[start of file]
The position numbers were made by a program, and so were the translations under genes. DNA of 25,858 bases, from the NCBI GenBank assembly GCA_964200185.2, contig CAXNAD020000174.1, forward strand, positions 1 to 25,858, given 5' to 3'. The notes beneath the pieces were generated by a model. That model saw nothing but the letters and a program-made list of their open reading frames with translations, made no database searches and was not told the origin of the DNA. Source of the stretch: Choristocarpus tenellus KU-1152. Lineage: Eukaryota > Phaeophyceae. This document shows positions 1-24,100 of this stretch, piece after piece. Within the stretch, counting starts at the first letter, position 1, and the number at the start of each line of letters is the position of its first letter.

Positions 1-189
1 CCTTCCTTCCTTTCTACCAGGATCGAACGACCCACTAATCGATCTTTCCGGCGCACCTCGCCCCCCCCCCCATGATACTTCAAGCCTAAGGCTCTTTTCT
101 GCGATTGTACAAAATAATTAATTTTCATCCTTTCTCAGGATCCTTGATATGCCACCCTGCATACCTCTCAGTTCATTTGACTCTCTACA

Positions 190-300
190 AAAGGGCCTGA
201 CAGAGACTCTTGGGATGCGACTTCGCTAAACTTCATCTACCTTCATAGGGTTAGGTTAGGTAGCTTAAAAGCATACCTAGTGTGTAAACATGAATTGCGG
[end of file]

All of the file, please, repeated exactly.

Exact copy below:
The position numbers were made by a program, and so were the translations under genes. DNA of 25,858 bases, from the NCBI GenBank assembly GCA_964200185.2, contig CAXNAD020000174.1, forward strand, positions 1 to 25,858, given 5' to 3'. The notes beneath the pieces were generated by a model. That model saw nothing but the letters and a program-made list of their open reading frames with translations, made no database searches and was not told the origin of the DNA. Source of the stretch: Choristocarpus tenellus KU-1152. Lineage: Eukaryota > Phaeophyceae. This document shows positions 1-24,100 of this stretch, piece after piece. Within the stretch, counting starts at the first letter, position 1, and the number at the start of each line of letters is the position of its first letter.

Positions 1-189
1 CCTTCCTTCCTTTCTACCAGGATCGAACGACCCACTAATCGATCTTTCCGGCGCACCTCGCCCCCCCCCCCATGATACTTCAAGCCTAAGGCTCTTTTCT
101 GCGATTGTACAAAATAATTAATTTTCATCCTTTCTCAGGATCCTTGATATGCCACCCTGCATACCTCTCAGTTCATTTGACTCTCTACA

Positions 190-300
190 AAAGGGCCTGA
201 CAGAGACTCTTGGGATGCGACTTCGCTAAACTTCATCTACCTTCATAGGGTTAGGTTAGGTAGCTTAAAAGCATACCTAGTGTGTAAACATGAATTGCGG